New assembled heterogeneous layered materials as high capacity rechargeable battery materials

Lead Research Organisation: University of Oxford
Department Name: Oxford Chemistry


This joint research studentship (Oxford University, Diamond Light Source, EPSRC) is for research and development of novel prototype battery systems based on new assembled inorganic heterogeneous layered materials to store energy from renewable sources (wind or solar) by reversibly intercalating Li or Na metal atoms therein. This approach offers considerable potential for the practical capture of renewable energy and release (or buffer) to electrical devices/appliances in the period of no light or wind. Hence this project falls within the EPSRC 'energy' research area. When it comes to this kind of large-scale renewable power system, we are particularly interested in those that operate on Na ions. In contrast to lithium, sodium is one of the most abundant elements in the Earth's crust and is hence economically more desirable than lithium for realizing large scale power source. Using the experience and expertise of advanced material synthesis, the Oxford group will produce MoS2 and related layered structures with desirable properties (high capacity and durable, short charge/discharge cycle) for battery application. It is exciting to assemble 2-D layer materials of different nature (MoS2-graphene; MoS2-WS2) into functional 3-D materials for battery applications since new interactions may be tailored between layers of different structural or electronic influence. Particularly, conjugated linker molecules may be used to allow re-stacking of these layer structures (i.e. filling of sulphur vacancies of MoS2 by conjugated dithio-compounds). The Tsang group at Oxford University has recently reported some new chemical methods to synthesize single molecular layer oxide and sulphide materials. Also of note is a recent breakthrough from the group to identify a range of surface sites for metal ions on single layer MoS2 (Nature Chem., 2016 accepted). Preliminary data show that re-stacked single layers of MoS2 offers much higher energy density storage without deactivation than bulk during cycling alkali metal. It is important to collect high quality structural data for detailed material characterisation. This will be done by the student supervised by beamline scientists at Diamond using high-resolution powder diffraction (I11) for structural-electrochemical data for refinements, as well as XANES to work out electronic changes, and EXAFS (B18) to determine local structures and molecular spectroscopy to estimate the organic linker species for structural details. Most importantly, in operando experiments are required to correlate the structural changes and electrochemistry using coil cells containing the assembled structures. Battery coin cells will be produced from selected samples to be used for operando time-resolved powder diffraction, long duration and X-ray absorption studies. Our ambitious programme will generate high quality science from the synthesis and in operando synchrotron studies. High impact publications and conference presentations from Diamond facilities are expected including technological spin-off from the prototype development.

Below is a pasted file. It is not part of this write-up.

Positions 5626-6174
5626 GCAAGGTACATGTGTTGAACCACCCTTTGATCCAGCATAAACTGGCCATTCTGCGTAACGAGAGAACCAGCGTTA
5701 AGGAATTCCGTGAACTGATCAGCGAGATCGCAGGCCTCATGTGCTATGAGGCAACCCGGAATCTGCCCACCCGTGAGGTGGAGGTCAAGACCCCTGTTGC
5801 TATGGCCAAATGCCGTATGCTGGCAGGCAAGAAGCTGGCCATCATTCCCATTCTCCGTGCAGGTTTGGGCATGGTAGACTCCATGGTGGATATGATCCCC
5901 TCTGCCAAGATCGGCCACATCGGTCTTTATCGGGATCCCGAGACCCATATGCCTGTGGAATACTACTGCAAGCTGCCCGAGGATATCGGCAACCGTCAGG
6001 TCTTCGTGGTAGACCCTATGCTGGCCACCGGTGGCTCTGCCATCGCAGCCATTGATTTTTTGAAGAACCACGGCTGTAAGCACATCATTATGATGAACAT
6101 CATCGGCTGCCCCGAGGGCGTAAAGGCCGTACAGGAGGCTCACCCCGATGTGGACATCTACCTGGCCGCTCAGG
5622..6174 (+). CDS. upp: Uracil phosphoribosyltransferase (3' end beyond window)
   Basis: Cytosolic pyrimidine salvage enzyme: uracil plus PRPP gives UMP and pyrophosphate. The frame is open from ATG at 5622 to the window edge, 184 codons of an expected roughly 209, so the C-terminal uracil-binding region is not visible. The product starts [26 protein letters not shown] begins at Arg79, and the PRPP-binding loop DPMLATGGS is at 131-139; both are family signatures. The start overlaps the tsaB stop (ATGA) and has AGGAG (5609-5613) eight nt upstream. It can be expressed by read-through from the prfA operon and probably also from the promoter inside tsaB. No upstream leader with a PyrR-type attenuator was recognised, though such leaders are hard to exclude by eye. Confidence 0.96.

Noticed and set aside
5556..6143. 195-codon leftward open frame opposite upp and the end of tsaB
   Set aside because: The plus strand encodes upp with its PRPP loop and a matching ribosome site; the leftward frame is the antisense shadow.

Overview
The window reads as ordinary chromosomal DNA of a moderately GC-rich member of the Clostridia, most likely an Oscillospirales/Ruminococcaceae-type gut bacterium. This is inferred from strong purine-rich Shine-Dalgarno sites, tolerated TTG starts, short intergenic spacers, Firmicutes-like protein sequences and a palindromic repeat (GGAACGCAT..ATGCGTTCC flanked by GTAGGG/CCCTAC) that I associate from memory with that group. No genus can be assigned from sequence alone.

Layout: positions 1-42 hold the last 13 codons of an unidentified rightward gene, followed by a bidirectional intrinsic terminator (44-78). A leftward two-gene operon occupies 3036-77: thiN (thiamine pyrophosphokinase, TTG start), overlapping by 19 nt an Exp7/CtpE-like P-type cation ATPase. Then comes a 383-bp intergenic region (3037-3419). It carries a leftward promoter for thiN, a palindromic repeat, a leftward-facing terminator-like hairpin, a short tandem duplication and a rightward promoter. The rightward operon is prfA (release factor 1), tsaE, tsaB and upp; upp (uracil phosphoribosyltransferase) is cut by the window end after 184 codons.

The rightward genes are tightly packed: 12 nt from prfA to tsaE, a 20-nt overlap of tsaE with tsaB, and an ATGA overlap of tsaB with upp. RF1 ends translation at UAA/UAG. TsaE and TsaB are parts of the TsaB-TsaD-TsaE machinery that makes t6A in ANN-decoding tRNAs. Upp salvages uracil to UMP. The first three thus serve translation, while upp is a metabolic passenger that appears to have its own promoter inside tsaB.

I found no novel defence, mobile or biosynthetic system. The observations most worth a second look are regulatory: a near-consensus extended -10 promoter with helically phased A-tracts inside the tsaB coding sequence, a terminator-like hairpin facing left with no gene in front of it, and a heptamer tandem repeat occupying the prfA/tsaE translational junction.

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Studentship Projects

Project Reference Relationship Related To Start End Student Name
EP/N509711/1 01/10/2016 30/09/2021
1947428 Studentship EP/N509711/1 01/10/2017 30/09/2021 Christopher Yoke Foo
Description The structures of many inorganic nanomaterials have been found by X-ray characterisation, in particular by X-ray powder diffraction. Porous metal-organic frameworks have been tested as lithium ion battery anode materials, for which the synthesis method has been found to significantly the structure and electro-chemical performance. Palladium metal has been investigated as a lithium intercalation material. A thermally ultra-stable lithiated palladium material was synthesised by lithiation during palladium nanoparticle formation in a single-step process. This material was cycled in a working lithium ion battery while collecting diffraction data which showed the formation of a new lithiated structure that expands and contracts with lithium intercalation.
The structure of zeolite ZSM-5 has been characterised using resonant X-ray diffraction. The location of the aluminium site in the structure has a significant impact on the catalytic performance. For the first time the aluminium has been shown to preferentially occupy certain sites by using a novel resonant powder diffraction procedure.
Exploitation Route The observation of the aluminium site in ZSM-5 in particular is an exciting discovery. Zeolites in general are widely used in catalysis in particular in large scale petrochemical processes. However, their performance is usually vaguely attributed to the aluminium sire. Showing that direct characterisation of this catalytic site can be the starting point for new work. There exists systematic uncertainty in the sector over how synthesis affects catalytic performance. This new method can clarify the relationship between synthesis, structure and performance. Additionally, simply applying the method to other zeolites would be highly valued in the sector.
Sectors Agriculture, Food and Drink,Chemicals,Electronics,Energy,Transport